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Märta Måås-Fjetterström at the Royal Palace in Stockholm

February 18, 2020

A selection of Märta Måås-Fjetterström's rugs from the Royal Collections. Together with external loans, the exhibition presents around sixty rugs reflecting Märta Måås-Fjetterström's output up until her death in 1941. Photo: Sanna Argus Tirén/Royalpalaces.se.

 

 

In honor of the centenary of the founding of Märta Måås-Fjetterström’s studio in Båstad, Sweden, the Royal Palace in Stockholm is putting on a major exhibition of this influential textile artist’s work. From October 2019 to April 2020, the public will have a chance to view a selection of works from the collection of the Swedish royal family. The royal collection of MMF works was started by King Gustav VI Adolf, who commissioned carpets for the private rooms in the royal palaces, where many remain to this day. The exhibition also includes her sketches and materials relating to her life and career, as well as design influences; the viewer is able to become truly immersed in the entire world of this great Modernist designer.

 

A selection of Märta Måås-Fjetterström's rugs from the Royal Collections.
Photo: Sanna Argus Tirén/Royalpalaces.se

 

Swedish Pile Rug #03391. 10'6" x 8'0" (320 x 244 cm)


Ståndaren, designed by MMF in 1928, is on view in Stockholm; this example is in the FJ Hakimian Collection. The Standing Flowers design was developed for the Swedish American Line’s M/S Kungsholm Gothenburg–New York route in the 1930s. A version was also woven for the Parliament House, Stockholm, and decorated King Gustaf VI Adolf’s library at Ulriksdal Palace. 

 

Even with an entire century having passed since these carpets were first designed, they look as fresh as if they were composed just yesterday. For example, Märta Måås-Fjetterström was inspired to create the Vita Spetsporten (The White Gate) on a visit to Knossos, Crete. It was first woven for a 1934 exhibition in Stockholm, and then acquired by Nationalmuseum, Stockholm. The design has been woven in several variations. King Gustaf VI Adolf was fond of the pattern and kept a rug of this design at Sofiero Palace. He also presented another rug of the same design as a gift to Queen Elizabeth II when she visited Stockholm in 1956. This design, like many of the carpets included in the exhibition representing her best work, is also available in the FJ Hakimian Collection. We have one of the largest collections of MMF carpets available, and our collection includes a variety of her work, from her early folkloric Odin’s Hunt tapestry to the flat weaves that quote traditional Turkish kilims: bold Modernist-influenced works and beautiful expressions of Oriental motifs interpreted through Swedish design sensibilities. 

Vita Spetsporten (The White Gate), designed by MMF in 1934
Swedish Relief Flossa Rug #03339. 10'0" x 6'8" (305 x 203 cm)

 

Nyponblomman (Rosehip), designed by MMF in 1932
Swedish Flat Weave Rug #22195. 9'8" x 7'1" (295 x 216 cm)

 

Nyponblomman, a carpet in soft, warm neutrals, was designed by MMF in 1932. It was inspired by the wild roses growing along the northern beach near Märta Måås-Fjetterström’s home and studio. Its stylized flowers and leaves are woven in muted colors and it is reminiscent of Turkish kilims that are made with a technique similar to the ancient Nordic rölakan flat-weave technique.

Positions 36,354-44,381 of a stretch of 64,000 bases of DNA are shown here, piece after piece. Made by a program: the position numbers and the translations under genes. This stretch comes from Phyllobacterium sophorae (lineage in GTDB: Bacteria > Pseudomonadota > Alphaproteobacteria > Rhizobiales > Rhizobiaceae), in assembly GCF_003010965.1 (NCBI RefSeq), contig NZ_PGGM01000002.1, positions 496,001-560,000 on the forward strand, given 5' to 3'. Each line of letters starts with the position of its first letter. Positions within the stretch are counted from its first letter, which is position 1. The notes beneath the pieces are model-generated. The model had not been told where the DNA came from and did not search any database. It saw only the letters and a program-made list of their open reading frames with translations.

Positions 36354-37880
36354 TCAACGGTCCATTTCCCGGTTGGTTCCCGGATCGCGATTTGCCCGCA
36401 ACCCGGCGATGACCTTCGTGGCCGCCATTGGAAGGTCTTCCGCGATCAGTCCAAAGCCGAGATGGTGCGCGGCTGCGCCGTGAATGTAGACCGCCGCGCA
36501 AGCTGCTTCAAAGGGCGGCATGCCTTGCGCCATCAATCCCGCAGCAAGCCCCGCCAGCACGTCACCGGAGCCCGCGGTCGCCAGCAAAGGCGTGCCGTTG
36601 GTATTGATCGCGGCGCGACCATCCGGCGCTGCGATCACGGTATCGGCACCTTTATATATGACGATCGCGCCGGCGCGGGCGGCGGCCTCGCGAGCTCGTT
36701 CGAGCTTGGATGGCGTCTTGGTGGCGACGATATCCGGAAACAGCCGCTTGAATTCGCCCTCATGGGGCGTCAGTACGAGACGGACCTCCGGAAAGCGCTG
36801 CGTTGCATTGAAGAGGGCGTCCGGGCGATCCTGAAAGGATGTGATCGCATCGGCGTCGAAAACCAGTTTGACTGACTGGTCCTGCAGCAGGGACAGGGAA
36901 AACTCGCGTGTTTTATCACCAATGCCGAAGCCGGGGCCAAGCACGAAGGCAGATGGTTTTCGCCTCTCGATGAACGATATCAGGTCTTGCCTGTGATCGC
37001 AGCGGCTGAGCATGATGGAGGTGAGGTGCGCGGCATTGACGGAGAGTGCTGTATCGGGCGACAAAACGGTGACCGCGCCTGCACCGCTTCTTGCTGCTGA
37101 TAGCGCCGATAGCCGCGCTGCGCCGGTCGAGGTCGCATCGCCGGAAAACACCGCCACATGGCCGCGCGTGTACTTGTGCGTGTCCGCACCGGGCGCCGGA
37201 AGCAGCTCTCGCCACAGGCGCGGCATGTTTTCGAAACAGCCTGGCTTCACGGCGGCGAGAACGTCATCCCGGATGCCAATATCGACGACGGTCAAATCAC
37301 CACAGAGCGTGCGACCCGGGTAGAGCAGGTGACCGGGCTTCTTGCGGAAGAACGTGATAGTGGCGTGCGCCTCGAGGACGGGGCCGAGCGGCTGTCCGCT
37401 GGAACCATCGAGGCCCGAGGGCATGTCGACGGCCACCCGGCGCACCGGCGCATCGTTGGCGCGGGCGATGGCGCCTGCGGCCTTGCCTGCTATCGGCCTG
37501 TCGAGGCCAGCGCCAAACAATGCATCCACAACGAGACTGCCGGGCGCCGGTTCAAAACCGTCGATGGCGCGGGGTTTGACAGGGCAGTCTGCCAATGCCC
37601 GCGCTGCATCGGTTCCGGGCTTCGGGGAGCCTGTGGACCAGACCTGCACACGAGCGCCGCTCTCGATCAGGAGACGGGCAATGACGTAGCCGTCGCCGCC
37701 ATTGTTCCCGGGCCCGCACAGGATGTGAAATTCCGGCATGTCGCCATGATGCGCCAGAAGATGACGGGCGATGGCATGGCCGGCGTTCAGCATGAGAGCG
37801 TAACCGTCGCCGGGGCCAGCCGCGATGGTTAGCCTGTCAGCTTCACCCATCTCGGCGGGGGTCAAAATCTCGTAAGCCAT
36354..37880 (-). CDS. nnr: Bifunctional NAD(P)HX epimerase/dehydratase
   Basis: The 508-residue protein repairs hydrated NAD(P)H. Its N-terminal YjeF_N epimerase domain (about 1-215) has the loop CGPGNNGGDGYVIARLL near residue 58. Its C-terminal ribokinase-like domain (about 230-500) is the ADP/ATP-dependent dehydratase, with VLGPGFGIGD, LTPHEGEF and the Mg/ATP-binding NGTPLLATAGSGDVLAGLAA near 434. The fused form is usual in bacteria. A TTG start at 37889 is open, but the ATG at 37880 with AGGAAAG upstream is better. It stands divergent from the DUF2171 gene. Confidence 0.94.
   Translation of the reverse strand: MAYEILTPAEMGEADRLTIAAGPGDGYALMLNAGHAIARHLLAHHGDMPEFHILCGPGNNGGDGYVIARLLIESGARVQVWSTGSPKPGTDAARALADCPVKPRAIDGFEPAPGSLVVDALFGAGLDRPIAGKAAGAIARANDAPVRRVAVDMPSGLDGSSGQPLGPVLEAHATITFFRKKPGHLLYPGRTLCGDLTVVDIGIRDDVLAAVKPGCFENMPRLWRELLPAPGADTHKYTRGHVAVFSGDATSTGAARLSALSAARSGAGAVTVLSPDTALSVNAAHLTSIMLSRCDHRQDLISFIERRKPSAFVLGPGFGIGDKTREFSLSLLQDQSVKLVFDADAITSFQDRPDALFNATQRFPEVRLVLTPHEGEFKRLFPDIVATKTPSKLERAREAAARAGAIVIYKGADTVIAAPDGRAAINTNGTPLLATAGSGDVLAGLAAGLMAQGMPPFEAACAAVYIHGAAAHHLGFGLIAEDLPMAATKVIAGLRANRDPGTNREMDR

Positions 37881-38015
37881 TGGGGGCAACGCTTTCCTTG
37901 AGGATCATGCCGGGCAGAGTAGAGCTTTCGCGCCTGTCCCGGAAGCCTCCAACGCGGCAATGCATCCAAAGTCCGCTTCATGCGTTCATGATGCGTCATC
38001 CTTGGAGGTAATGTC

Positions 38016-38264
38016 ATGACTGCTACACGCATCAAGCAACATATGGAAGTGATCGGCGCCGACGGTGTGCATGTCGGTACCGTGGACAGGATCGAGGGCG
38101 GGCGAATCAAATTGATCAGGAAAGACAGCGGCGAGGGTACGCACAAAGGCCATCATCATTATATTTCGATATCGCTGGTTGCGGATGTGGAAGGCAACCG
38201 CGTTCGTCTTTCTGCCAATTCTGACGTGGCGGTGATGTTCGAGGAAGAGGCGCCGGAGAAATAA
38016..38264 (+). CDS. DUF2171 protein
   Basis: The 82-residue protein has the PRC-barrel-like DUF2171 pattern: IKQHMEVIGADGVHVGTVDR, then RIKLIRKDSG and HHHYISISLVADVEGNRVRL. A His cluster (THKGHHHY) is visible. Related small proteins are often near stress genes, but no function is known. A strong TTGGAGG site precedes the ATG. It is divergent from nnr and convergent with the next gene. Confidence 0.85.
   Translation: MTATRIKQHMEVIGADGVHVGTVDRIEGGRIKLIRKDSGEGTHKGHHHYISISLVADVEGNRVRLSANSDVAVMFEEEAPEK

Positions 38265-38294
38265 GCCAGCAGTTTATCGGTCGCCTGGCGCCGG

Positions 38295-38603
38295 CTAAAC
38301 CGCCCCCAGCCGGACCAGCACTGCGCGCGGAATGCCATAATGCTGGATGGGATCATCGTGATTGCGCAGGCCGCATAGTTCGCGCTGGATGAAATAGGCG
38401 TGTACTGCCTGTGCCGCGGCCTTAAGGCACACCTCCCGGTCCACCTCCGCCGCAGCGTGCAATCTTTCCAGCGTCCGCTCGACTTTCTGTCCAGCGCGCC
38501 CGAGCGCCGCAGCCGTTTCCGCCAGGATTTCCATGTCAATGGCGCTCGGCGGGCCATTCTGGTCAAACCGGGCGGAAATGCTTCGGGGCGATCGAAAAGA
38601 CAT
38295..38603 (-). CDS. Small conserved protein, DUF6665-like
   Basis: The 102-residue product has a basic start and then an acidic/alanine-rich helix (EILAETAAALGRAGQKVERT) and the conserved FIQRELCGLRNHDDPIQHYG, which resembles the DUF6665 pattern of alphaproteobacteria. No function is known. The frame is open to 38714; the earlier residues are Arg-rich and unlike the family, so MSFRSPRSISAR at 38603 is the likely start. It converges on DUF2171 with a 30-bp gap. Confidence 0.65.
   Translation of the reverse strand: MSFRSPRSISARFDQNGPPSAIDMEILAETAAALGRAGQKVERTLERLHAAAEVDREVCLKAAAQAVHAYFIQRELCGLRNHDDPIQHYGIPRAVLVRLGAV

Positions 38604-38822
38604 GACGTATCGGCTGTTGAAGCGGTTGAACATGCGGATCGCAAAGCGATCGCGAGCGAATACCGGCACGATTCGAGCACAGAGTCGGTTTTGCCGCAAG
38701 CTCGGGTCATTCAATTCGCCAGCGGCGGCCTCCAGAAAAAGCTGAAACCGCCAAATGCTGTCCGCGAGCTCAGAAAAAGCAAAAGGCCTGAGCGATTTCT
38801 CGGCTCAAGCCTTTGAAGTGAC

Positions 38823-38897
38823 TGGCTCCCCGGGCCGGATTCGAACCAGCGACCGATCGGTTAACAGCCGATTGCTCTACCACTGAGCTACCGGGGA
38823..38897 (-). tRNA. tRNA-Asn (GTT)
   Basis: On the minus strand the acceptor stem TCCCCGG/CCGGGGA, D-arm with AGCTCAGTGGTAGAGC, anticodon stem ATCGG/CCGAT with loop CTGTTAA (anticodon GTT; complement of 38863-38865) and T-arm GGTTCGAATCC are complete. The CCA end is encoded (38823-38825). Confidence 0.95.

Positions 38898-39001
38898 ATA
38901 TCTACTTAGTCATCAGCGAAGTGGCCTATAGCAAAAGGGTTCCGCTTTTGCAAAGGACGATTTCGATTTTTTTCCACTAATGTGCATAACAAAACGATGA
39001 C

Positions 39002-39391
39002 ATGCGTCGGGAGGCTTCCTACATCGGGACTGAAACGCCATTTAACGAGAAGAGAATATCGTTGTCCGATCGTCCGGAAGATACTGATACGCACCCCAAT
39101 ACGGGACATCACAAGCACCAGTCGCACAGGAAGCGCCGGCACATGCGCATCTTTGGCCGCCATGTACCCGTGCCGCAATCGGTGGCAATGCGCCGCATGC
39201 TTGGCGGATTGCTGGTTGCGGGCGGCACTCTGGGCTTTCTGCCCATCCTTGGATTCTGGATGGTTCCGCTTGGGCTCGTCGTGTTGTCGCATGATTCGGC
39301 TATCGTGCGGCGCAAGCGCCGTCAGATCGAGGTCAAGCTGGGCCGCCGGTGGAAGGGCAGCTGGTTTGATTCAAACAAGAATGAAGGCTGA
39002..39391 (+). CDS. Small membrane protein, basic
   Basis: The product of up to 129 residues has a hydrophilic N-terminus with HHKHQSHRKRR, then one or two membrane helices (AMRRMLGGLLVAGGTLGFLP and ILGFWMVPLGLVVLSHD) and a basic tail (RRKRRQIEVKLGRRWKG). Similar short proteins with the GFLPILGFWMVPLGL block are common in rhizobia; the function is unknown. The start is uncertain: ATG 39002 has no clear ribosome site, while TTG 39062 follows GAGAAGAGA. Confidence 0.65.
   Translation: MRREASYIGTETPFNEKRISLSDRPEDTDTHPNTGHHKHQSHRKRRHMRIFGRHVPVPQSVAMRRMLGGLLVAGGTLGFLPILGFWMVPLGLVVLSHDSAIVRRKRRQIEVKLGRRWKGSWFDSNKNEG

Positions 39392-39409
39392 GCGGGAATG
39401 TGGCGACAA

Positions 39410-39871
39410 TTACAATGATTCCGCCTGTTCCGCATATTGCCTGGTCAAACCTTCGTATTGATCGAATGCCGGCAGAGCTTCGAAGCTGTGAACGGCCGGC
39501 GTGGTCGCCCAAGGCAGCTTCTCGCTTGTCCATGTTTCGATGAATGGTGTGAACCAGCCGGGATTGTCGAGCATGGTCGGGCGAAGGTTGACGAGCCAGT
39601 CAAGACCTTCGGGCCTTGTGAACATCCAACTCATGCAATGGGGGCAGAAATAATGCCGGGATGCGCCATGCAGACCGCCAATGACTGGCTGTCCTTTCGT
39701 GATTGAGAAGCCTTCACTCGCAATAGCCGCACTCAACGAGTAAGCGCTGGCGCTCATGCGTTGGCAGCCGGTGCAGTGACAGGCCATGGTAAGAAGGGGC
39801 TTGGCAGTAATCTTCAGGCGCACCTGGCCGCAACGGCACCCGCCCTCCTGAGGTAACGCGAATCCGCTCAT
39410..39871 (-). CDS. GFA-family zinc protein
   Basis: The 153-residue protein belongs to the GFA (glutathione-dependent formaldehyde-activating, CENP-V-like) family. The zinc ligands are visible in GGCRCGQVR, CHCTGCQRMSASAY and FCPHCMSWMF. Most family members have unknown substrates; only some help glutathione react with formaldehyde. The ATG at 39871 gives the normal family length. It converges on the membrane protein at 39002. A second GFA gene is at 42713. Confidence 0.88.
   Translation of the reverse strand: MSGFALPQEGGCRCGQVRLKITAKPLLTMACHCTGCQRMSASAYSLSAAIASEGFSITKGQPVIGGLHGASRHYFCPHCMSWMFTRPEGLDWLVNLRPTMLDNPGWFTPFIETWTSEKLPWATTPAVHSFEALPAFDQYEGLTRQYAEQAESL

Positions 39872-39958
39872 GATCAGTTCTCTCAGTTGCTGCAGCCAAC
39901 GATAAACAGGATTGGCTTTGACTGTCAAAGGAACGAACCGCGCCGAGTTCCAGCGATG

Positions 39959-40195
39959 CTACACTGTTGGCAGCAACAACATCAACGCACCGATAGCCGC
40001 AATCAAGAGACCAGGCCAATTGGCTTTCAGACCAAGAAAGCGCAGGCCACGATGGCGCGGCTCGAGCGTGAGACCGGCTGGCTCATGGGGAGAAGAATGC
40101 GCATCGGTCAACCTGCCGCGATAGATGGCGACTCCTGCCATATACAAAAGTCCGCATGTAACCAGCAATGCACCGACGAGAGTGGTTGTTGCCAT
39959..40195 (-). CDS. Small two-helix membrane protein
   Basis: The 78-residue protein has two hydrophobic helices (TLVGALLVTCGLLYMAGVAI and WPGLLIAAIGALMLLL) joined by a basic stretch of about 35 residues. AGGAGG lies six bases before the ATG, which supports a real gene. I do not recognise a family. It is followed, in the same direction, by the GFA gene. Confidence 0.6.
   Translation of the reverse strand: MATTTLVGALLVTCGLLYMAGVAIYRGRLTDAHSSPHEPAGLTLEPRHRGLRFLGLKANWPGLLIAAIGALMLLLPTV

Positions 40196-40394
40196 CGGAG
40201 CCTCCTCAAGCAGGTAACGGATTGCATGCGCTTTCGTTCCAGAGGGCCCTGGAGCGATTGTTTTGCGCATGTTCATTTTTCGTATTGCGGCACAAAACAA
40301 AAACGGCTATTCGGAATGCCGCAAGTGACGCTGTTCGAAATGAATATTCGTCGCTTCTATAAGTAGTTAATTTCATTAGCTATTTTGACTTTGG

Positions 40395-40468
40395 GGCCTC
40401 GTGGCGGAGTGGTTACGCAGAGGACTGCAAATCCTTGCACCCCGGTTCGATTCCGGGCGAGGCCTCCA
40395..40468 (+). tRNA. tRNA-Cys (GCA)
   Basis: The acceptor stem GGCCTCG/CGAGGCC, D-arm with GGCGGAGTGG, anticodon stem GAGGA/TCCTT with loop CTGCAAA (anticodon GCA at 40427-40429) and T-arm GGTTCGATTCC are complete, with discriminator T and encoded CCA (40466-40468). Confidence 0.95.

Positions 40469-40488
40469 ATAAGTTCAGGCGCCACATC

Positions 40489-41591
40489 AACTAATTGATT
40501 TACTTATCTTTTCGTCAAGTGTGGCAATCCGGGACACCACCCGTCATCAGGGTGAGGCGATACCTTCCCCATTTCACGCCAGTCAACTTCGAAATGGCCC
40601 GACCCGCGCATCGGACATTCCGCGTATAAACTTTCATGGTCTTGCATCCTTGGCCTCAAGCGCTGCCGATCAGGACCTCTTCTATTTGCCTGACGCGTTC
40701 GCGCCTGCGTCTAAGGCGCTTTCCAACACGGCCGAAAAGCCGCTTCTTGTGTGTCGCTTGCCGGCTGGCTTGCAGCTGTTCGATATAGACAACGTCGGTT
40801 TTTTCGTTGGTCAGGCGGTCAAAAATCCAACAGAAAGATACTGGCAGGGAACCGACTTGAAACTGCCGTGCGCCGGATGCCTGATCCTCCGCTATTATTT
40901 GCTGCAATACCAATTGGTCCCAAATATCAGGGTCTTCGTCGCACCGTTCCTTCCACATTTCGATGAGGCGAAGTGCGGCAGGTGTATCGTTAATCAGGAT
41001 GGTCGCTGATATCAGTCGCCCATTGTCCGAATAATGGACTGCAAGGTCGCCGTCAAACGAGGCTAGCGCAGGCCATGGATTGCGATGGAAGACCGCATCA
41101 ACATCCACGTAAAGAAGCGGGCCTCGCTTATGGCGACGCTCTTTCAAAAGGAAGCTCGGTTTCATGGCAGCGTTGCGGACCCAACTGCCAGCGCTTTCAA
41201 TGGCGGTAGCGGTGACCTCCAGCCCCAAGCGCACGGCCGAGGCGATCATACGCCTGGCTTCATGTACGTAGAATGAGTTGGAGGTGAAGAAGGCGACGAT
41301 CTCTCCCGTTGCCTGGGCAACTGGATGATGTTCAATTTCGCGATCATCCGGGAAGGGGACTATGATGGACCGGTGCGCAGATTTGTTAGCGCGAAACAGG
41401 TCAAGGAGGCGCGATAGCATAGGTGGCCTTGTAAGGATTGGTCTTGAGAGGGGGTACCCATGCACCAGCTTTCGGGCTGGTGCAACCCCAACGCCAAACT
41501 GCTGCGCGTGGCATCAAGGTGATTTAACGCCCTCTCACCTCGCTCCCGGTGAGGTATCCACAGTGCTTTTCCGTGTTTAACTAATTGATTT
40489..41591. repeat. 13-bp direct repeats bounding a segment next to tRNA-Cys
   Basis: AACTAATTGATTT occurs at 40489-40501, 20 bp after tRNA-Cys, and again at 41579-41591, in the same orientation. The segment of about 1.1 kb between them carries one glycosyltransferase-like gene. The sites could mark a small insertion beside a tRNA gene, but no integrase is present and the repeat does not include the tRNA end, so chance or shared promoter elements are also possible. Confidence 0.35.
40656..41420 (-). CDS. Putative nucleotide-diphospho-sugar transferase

Daggkåpan (Birds), designed by MMF in 1929
Swedish Wall Hanging #22156. 6'0" x 3'10" (183 x 117 cm)


In addition to being a brilliant designer, Märta Måås-Fjetterström was an entrepreneur. In the second quarter of the twentieth century, when she was creating her masterpieces of Swedish Modernism, she was well-known and was being offered prestigious commissions. To Märta her carpets were like music—she was the “composer,” the weavers were the “musicians,” and the lucky buyers were “listening” to the creation when they walked over it and lived with it through the decades and seasons of their lives.

 

Höstmattan (Autumn Carpet), designed in 1918
Swedish Flat Weave #02745. 11'11" x 7'3" (363 x 221 cm)

 


Svarta Trädgårdsmattan (Black Garden Carpet), designed in 1923. Photo: Sanna Argus Tirén/Royalpalaces.se

 

 

A highlight of the Stockholm exhibition is the 1923 Svarta Trädgårdsmattan, or Black Garden Carpet. This gorgeous design was MMF’s favorite and is based on Persian garden carpets. It is quite similar to other Oriental-influenced carpets that she created around the same time, including the 1934 Örtagården carpet in the FJ Hakimian Collection.


Örtagården, designed by MMF in 1934
Swedish Pile Rug #03313. 9'3" x 6'9" (282 x 206 cm)

 

The Tornet, or Tower carpet, was designed in 1932. This masterpiece in both the exhibition and at FJ Hakimian is particularly wonderful because of its links to New York City. Måås-Fjetterström created it after a trip to New York in 1931 during which she visited the newly finished Empire State Building. Seeing the all these carpets in the exhibition together, Märta Måås-Fjetterström’s genius is on full display, and it is obvious why she is considered one of the masters of Modern design, collected by great institutions around the world including the Metropolitan Museum of Art and the Louvre. 

Tornet (The Tower), designed by MMF in 1932
Swedish Pile Rug #03403. 11'8" x 8'9" (356 x 267 cm)

 


Swedish Flat Weave #02648 designed by Märta Måås-Fjetterström.
West Village Penthouse. Interior design by Wesley Moon. Photos by William Waldron